Want to sell your photos? Get Started!

First ever photography shoot

Attention!

This topic is locked.

Reason : We think the OP has enough info now...


30 Mar 2015 4:07AM
Situation: I am a beginner, I bought my first DSLR (Nikon D5500) in February. I am looking for free experience and I have been asked to do a wedding. I've arranged a consultation for 30/03/15. I am offering my services for free but any prints will be subject to any costs I may occur within an agreed budget of the couple.

I have a contract ready for the Bride and Groom to sign, I also have a Property release form for all the venues to complete.

Do I need the guests to complete a General release form and Minor/Child release forms on top of this?

I have no licence - do I need a licence?
I have no insurance - Do I need insurance?

Is there anything else you think I may have forgotten about and need to consider?

Join ePHOTOzine for free and remove these adverts.

StrayCat 15 19.1k 3 Canada
30 Mar 2015 6:34AM
Welcome aboard. You have your hands full.Tongue
StrayCat 15 19.1k 3 Canada
30 Mar 2015 6:54AM
sherlob Plus
13 3.0k 129 United Kingdom
30 Mar 2015 8:41AM
The advice of many on here will be - don't do it.

Are the couple concerned aware of the fact you describe yourself as a beginner?

What kind of results are they expecting? Consider asking them for examples of what they are hoping for. Can you match these expectations?

What will be the consequences of things going wrong on the day? E.g. will there be another photographer there (preferably a pro who can guarantee the results of their work)

And yes - you should consider insurance.
collywobles 15 4.0k 10 United Kingdom
30 Mar 2015 9:10AM

Quote:Is there anything else you think I may have forgotten about and need to consider?


Yes, ARE YOU CAPABLE of providing the B&G with photos that they expect to treasure for life, or at least until the divorce......... One of the most difficult aspects of wedding photography is to get the guests in the right place at the right time, There is a trick to it...........

My advice is to go and help other professional wedding togs before you go it alone, with so little experience you are walking into a potential nightmare.

But if you insist good luck and at least let us see you efforts..

PS: In looking at your PF. I'm afraid its pretty basic and you are gonna have to do so much better than that if your wedding shots are to be of any satisfaction.
KevSB 15 1.5k 5 United Kingdom
30 Mar 2015 9:16AM
I believe sherlob says it all tbh.

All I can add is you will receive hundreds of invites to do weddings when friends find you own a camera , very few will want to pay you.

The first experience for me was nerve racking on the day. and many days of editing and was never happy with what I did
The second experience again nerve racking and hated what I did.

for me there has never been a 3rd as I personally wont put myself in that position again, there is a whole different world to doing something you enjoy as against having to come up with the results.
Have you considered what will happen when none turn out as expected, if your camera fails on the day, if your card fails. and the hundred other issues that occur.

Customer/Friend Expectation's may be far higher than your skill set , I have turned down lots of friends since, some have been quite off with me for doing so but in my case the week of worry before and after the event is not something I want to do again.
fortunetly the two I did, the friends seem happy but they are far below what I thought I could do.

The one bit of advice I can give is have a word with the best man, get him on side to manage the guests ready for each photo, do the large group shots first before they get bored. then prey lol
collywobles 15 4.0k 10 United Kingdom
30 Mar 2015 9:18AM
KEV SB says it all..
altitude50 15 15.2k United Kingdom
30 Mar 2015 10:30AM
About 25 years ago I was paid to photograph a corporate event, mainly just of people sitting at tables.
Everything went wrong, parking was only available about 400 yards away, I had to carry heavy equipment, tables, stands etc in two journeys. In consequence I was late. Poor preparation on my part. Then every flash photograph was taken at too high a shutter speed. (Finger pushing on the shutter speed slider on front of the Minolta 9000 in the heat of the moment.) An absolute disaster and it haunts me to this day.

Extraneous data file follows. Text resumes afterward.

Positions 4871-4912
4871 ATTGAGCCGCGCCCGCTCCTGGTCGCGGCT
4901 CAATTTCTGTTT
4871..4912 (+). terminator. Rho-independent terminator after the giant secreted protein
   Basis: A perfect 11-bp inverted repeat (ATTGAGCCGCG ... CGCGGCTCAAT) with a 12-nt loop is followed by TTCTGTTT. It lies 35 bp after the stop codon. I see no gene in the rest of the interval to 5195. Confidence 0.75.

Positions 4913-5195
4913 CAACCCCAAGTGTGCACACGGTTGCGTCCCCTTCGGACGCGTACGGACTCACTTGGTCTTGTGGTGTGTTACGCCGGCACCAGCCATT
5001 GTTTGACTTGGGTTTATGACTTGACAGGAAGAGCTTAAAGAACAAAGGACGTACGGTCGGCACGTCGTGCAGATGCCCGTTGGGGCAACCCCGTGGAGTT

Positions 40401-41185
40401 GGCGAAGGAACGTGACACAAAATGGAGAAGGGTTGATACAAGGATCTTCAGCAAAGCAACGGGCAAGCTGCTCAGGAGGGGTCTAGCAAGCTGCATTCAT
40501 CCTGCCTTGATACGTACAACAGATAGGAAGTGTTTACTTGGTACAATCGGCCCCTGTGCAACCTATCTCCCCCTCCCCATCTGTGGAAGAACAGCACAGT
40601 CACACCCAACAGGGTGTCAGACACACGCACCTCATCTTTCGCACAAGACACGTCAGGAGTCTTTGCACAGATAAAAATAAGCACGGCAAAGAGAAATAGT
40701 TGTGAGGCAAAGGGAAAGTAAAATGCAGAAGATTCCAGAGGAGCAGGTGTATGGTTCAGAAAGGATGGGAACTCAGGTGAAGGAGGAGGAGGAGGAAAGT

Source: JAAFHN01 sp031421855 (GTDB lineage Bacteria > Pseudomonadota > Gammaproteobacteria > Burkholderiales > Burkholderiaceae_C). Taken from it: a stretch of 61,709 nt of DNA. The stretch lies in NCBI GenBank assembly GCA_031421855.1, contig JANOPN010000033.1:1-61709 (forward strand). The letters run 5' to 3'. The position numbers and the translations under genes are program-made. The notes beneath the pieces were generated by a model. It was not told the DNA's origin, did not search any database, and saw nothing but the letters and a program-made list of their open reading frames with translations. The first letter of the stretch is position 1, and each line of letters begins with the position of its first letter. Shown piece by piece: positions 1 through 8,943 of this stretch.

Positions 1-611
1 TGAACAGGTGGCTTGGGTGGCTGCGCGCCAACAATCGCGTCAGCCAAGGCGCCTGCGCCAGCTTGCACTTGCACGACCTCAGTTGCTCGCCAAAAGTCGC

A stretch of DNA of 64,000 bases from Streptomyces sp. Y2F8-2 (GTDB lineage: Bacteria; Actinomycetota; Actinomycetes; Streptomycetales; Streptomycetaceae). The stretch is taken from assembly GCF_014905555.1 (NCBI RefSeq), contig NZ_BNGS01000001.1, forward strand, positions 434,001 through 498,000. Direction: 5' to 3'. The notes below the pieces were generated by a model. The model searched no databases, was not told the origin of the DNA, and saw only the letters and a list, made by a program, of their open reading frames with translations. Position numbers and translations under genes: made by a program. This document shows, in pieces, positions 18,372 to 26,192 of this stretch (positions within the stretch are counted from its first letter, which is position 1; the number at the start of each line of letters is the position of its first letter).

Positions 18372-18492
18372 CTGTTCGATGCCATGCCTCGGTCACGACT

A few weeks ago I agreed to photograph my step-daughters wedding. The brief was that the bride and groom only wanted casual un-posed record shots no groups. I found that it was quite acceptable under those conditions with family there and I knew many of the guests.. I normally take very few photos of people so beforehand I introduced myself to a local handicraft group and practiced on them at their venue. I was using my Nikon D5200, which I am familiar with and only a Nikon hotshoe mounted flash.
On the day It was quite enjoyable. I had exclusive permission to picture the ceremony and the registry (false book!) signing. And those pictures were, for my eyes the best, good even.
In all I took 300 pictures. The ones of the speeches and cake cutting were, in my opinion, just about acceptable.
The couple were very happy with the results and have chosen 25.

But, if this is your first wedding with a newish camera and everything depends on you, I would say 'don't!'
Especially if you have to pose groups.

Like my early bad experience, you, the guests, and above all the couple will never forget it if you get even 20% of the day wrong.

meyeview 9 1.4k 1 United Kingdom
30 Mar 2015 10:36AM
just by owning a DSLR does not make you a photographer.
your images on this site show that you have a lot to learn.
taking on a wedding would be a bad idea. walk away before it's too late. that would be the best advice i can give.
take time to learn about your camera and hone your techniques.
most of all enjoy the ride.
Eastlands 8 760 4 Northern Ireland
30 Mar 2015 10:41AM
I have many years of photographic experience and my best advice is don't do it.
Overread 10 4.1k 19 England
30 Mar 2015 10:45AM
Since you're thinking a lot about the business end of things this suggests that you're not doing this just for the experience; but because you'd rather like to further your own interests in that area. Consider then that if your first outings as a wedding photographer under your own name are a disaster that it will haunt you. Locally word will get around; and online it will stick around for life. Even if the Bride and Groom are happy chances are what you produce at your stage in photography will be very sub-standard to what you potentially will be able to do in even a year - let alone two or three year of learning.

Thus you'd be crippling your chances by putting out low-standard work and getting a name for yourself of providing that level of quality. And that's without disasters. Disasters and things going wrong or the B&G disliking what you provide is even worse and any drama fallout will persist (esp if anything gets onto facebook and the like).